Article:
The Vatican has returned three fragments of the Parthenon sculptures kept by the Vatican for centuries to Greece.
The decision to return the 2,500-year-old marbles was announced by Pope Francis last year, who described the decision as a gesture of friendship.
They were unveiled at a ceremony at the Acropolis Museum in Athens, an exhibition space built purposely to house the Parthenon Marbles.
Greek officials highlighted that the return of the fragments was a step to the further return of Parthenon sculptures, primarily referring to the much bigger collection held in the British Museum that Greece has been trying to recover for decades.
The two countries have been at odds over sculptures removed from the fifth-century BC temple by Lord Elgin, Britain's then-ambassador to the Ottoman Empire who then sold them to the British government.
The marbles, also known as the Elgin Marbles, were displayed in the British Museum where they remain. Their return to Greece is one the most high-profile restitution cases in the art world.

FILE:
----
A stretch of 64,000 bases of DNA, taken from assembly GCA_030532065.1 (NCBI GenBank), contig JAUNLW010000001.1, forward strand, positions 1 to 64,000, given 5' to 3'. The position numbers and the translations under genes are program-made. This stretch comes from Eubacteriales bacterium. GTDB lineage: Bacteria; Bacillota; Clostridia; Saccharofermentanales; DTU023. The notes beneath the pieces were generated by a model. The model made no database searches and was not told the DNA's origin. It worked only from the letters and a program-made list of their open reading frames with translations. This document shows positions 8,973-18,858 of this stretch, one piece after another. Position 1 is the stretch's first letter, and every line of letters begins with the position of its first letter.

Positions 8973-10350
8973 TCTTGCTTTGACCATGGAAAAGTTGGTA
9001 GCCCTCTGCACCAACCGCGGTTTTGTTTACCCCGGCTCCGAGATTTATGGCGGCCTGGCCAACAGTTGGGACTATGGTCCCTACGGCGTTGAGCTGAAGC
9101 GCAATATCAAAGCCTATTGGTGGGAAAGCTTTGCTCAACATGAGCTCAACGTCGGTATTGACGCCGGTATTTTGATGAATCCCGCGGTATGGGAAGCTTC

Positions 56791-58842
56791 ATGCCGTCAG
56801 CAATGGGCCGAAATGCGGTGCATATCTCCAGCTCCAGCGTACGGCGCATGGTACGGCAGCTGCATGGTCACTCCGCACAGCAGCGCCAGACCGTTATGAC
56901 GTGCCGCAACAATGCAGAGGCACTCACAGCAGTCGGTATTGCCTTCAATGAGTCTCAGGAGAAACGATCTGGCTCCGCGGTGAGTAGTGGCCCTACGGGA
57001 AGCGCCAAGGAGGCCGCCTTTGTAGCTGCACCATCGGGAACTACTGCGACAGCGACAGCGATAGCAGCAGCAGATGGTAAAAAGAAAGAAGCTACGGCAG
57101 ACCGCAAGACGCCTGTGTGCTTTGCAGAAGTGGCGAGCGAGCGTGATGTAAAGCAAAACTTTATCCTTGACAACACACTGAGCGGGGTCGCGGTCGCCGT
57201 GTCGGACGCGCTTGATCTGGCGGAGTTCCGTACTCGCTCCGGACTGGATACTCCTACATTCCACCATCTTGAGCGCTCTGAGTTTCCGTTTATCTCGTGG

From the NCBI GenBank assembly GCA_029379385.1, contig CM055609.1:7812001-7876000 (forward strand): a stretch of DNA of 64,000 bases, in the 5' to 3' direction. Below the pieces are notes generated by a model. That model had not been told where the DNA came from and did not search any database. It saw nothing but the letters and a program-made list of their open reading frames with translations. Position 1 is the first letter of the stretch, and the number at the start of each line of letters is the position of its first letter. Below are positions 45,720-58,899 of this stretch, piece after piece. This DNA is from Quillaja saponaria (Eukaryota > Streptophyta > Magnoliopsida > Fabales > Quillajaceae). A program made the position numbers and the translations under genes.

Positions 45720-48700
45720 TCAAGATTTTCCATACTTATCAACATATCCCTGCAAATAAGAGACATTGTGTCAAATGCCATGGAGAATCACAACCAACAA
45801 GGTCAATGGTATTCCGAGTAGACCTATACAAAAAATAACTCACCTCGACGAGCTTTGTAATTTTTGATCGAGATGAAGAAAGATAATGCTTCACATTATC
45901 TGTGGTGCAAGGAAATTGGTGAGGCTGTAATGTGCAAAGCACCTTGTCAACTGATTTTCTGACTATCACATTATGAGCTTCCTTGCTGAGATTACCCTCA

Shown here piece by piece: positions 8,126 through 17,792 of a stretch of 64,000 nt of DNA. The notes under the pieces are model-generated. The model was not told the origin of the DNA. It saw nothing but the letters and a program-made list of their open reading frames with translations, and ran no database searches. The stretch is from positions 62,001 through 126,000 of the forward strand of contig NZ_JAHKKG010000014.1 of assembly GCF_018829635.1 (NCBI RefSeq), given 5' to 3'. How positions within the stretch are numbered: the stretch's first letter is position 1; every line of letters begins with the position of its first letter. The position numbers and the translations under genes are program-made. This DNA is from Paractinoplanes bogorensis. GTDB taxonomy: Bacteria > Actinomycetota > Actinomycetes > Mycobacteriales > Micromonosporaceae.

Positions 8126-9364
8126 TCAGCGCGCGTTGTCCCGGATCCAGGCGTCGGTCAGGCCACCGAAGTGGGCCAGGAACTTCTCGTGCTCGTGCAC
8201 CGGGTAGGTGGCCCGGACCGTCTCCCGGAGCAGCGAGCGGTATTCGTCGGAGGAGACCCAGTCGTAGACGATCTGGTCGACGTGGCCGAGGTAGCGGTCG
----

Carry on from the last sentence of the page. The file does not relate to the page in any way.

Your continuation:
Greece's culture minister, Lina Mendoni, described the decision as heroic adding that "Initiatives like these show the road that we could follow.... in order for the unity of the Parthenon to be restored."
The offer was immediately accepted by Ieronymos II who said the fragments would go to the Acropolis Museum. At the ceremony in Athens, he described Pope Francis's gesture as one "of historical significance". He also expressed a wish "that others will imitate it."
The British Museum is prevented by law from permanently returning the artworks to Greece but reports over the last year have suggested that progress has been made in finding a solution.
In January, Britain's Daily Telegraph reported that an agreement had been drawn up between the museum's chairman, former chancellor George Osborne, to allow them to be returned as part of an exchange deal.
Growing support in public opinion in Britain has also been hailed as an optimistic sign in Greece.
Addressing the repatriation ceremony as head of the Vatican's delegation, Bishop Brian Farrell said the gesture "has particular significance in affirming ever more strongly the friendship and spiritual closeness between our Churches."
A fragment of the Parthenon temple was returned to Athens from a museum in Sicily, in 2022.